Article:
The Chicago Park District is vowing action after the release of a pair of bombshell reports that substantiated claims of sexual misconduct by lifeguards and supervisors and documented the “egregious mishandling” of those complaints by district management.
In response to the release of the reports, the district has dismissed three senior managers, and has placed at least four employees on emergency suspension. A total of 14 individuals have been terminated or coded as “do not hire” in district databases amid an investigation into widespread allegations of sexual assault within the district.
“Today marks a new day for the Chicago Park District,” Interim General Superintendent and CEO Rosa Escareño said in a statement.
One of the reports released Monday, conducted by the Office of the Inspector General, focused on four instances in which lifeguards were accused of sexual misconduct, with some of the allegations dating back to 2015.
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Those four employees were all dismissed by the district, according to a press release. Two of the employees had already resigned, while a third was no longer employed. A fourth is facing termination proceedings, and all four have been classified as “do not rehire” by the district in response to the findings of the report.
A second report, commissioned by the district, was completed after an investigation by the Arnold & Porter law firm. That report focused on the response of management to allegations of sexual misconduct.
The report found evidence that former Park District CEO Michael Kelly and multiple members of his management team had violated district policies and procedures by not reporting or responding to allegations from multiple women.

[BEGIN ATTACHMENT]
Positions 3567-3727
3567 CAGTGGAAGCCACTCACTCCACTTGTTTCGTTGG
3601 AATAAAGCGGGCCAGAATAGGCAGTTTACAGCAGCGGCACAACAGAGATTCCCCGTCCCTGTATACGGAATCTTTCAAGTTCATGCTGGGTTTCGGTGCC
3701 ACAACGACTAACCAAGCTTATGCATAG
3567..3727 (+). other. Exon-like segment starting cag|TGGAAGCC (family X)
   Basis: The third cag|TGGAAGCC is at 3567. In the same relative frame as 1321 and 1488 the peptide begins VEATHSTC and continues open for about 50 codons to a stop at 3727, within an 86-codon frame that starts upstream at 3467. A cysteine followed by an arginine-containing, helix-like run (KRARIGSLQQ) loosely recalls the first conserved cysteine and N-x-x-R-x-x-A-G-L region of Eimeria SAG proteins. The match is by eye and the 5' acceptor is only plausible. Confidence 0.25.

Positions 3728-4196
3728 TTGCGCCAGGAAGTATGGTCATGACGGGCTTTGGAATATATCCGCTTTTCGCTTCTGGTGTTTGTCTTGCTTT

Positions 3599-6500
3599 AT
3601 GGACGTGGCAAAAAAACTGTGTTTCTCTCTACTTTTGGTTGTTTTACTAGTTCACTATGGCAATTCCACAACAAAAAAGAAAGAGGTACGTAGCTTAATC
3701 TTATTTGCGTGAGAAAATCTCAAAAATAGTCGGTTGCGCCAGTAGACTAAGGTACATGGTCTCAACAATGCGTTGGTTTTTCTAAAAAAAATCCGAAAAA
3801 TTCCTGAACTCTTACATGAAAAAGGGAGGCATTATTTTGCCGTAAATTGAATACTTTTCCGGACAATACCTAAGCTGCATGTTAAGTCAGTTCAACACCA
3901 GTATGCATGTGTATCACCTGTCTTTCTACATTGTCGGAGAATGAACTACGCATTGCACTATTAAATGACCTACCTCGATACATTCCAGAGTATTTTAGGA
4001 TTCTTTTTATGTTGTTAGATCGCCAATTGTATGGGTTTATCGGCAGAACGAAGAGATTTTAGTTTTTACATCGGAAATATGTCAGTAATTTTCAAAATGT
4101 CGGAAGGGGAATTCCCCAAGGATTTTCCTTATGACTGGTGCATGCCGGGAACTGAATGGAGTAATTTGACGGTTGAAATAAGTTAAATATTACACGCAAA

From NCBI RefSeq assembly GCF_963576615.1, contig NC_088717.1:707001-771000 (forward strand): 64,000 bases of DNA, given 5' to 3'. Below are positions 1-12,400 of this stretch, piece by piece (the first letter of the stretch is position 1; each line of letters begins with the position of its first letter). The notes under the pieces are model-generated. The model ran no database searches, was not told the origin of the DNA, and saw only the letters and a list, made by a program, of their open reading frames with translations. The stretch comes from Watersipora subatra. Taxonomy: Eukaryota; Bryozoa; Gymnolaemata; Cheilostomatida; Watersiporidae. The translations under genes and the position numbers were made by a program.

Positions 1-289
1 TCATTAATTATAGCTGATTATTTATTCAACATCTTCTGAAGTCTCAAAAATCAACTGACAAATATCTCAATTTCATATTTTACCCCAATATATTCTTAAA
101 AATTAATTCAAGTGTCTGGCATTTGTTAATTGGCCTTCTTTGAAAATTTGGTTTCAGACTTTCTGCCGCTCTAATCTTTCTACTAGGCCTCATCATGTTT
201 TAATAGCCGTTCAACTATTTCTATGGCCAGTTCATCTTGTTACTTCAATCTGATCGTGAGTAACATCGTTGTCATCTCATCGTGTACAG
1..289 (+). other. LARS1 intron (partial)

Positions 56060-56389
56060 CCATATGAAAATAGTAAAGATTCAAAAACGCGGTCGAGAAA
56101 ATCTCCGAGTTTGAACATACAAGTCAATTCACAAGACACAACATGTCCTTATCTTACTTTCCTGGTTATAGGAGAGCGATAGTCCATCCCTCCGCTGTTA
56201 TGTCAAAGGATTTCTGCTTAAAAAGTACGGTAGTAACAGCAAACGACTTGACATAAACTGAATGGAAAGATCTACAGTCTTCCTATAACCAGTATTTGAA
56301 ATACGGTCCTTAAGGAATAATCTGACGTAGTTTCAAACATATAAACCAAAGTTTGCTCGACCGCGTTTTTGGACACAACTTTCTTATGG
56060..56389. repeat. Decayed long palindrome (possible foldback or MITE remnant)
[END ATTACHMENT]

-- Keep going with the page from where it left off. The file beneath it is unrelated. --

Kelly was forced to resign in early October over his office’s handling of allegations that a former supervisor had engaged in “an inappropriate relationship with a former seasonal employee.”
At that time, Mayor Lori Lightfoot had called on Kelly to be fired, but he opted instead to resign on Oct. 10.
Lightfoot issued a statement following the release of the reports, saying that they are the first step in a long process of restoring the public’s trust in the district, and in creating a culture that will allow victims of sexual misconduct, bullying and other offenses to come forward without fear of reprisal.
“I am outraged and appalled by these findings, particularly those that show that the people entrusted to lead the Park District were aware of these heinous allegations of bullying, intimidation, sexual harassment and assault, and chose to do very little in response,” Lightfoot said.
In all, three senior managers were dismissed in the wake of the release of the reports.
One senior manager, the district’s Chief Programming Officer, was notified by a former superintendent of a sexual misconduct complaint in 2019 and failed to act, prompting Escareño demand that manager’s resignation.
Two others, the assistant director of recreation and the manager of the Beaches and Pools Unit, were also accused of failing to follow reporting requirements when they received complaints of sexual misconduct, and those two were also dismissed.
The district says it will use the findings of the two reports to install a system designed to protect victims of sexual misconduct, and to ensure that complaints of misconduct are investigated quickly and thoroughly.
To that end, the district plans to open a new “Office of Protection” to investigate all allegations of sexual abuse and harassment, among other new proposals.
In all, 14 district employees have been terminated or coded “do not hire” during the OIG investigation.
An OIG probe into allegations of sexual misconduct among park district lifeguards remains ongoing, with three employees in the Beaches and Pools unit currently suspended after being investigated for alleged misconduct.